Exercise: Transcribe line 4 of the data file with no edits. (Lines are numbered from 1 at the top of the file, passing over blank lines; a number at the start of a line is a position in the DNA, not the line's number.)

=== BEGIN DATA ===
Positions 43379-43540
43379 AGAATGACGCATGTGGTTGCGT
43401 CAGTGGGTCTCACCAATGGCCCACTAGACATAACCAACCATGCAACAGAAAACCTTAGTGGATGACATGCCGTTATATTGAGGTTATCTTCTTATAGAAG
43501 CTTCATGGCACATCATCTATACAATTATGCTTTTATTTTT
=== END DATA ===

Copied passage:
43501 CTTCATGGCACATCATCTATACAATTATGCTTTTATTTTT